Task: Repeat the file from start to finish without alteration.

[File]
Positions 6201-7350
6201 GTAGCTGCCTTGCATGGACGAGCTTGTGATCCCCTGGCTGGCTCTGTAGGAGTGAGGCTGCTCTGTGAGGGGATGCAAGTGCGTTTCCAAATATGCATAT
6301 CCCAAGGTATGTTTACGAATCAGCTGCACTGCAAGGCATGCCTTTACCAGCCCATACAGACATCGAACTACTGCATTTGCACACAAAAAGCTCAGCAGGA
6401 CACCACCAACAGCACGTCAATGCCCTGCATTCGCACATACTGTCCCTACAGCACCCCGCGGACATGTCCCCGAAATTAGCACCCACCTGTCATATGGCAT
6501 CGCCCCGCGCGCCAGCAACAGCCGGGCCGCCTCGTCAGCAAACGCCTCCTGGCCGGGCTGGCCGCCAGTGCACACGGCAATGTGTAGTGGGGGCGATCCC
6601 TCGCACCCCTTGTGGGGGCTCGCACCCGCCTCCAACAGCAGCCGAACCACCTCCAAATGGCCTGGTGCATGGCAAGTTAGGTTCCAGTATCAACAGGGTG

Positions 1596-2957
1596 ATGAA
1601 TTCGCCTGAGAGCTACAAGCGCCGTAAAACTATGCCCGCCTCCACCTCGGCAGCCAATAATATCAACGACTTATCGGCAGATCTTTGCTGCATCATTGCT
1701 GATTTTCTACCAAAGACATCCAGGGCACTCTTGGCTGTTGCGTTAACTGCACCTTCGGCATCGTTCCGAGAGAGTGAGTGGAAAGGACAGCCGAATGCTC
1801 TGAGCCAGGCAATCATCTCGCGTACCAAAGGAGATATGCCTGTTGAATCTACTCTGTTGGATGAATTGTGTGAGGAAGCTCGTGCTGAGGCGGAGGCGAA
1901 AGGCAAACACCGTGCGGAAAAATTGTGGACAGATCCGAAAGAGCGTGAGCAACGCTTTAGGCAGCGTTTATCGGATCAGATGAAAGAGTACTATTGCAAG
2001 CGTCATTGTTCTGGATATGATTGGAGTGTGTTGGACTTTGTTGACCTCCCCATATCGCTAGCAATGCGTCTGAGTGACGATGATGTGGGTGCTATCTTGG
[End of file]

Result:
Positions 6201-7350
6201 GTAGCTGCCTTGCATGGACGAGCTTGTGATCCCCTGGCTGGCTCTGTAGGAGTGAGGCTGCTCTGTGAGGGGATGCAAGTGCGTTTCCAAATATGCATAT
6301 CCCAAGGTATGTTTACGAATCAGCTGCACTGCAAGGCATGCCTTTACCAGCCCATACAGACATCGAACTACTGCATTTGCACACAAAAAGCTCAGCAGGA
6401 CACCACCAACAGCACGTCAATGCCCTGCATTCGCACATACTGTCCCTACAGCACCCCGCGGACATGTCCCCGAAATTAGCACCCACCTGTCATATGGCAT
6501 CGCCCCGCGCGCCAGCAACAGCCGGGCCGCCTCGTCAGCAAACGCCTCCTGGCCGGGCTGGCCGCCAGTGCACACGGCAATGTGTAGTGGGGGCGATCCC
6601 TCGCACCCCTTGTGGGGGCTCGCACCCGCCTCCAACAGCAGCCGAACCACCTCCAAATGGCCTGGTGCATGGCAAGTTAGGTTCCAGTATCAACAGGGTG

Positions 1596-2957
1596 ATGAA
1601 TTCGCCTGAGAGCTACAAGCGCCGTAAAACTATGCCCGCCTCCACCTCGGCAGCCAATAATATCAACGACTTATCGGCAGATCTTTGCTGCATCATTGCT
1701 GATTTTCTACCAAAGACATCCAGGGCACTCTTGGCTGTTGCGTTAACTGCACCTTCGGCATCGTTCCGAGAGAGTGAGTGGAAAGGACAGCCGAATGCTC
1801 TGAGCCAGGCAATCATCTCGCGTACCAAAGGAGATATGCCTGTTGAATCTACTCTGTTGGATGAATTGTGTGAGGAAGCTCGTGCTGAGGCGGAGGCGAA
1901 AGGCAAACACCGTGCGGAAAAATTGTGGACAGATCCGAAAGAGCGTGAGCAACGCTTTAGGCAGCGTTTATCGGATCAGATGAAAGAGTACTATTGCAAG
2001 CGTCATTGTTCTGGATATGATTGGAGTGTGTTGGACTTTGTTGACCTCCCCATATCGCTAGCAATGCGTCTGAGTGACGATGATGTGGGTGCTATCTTGG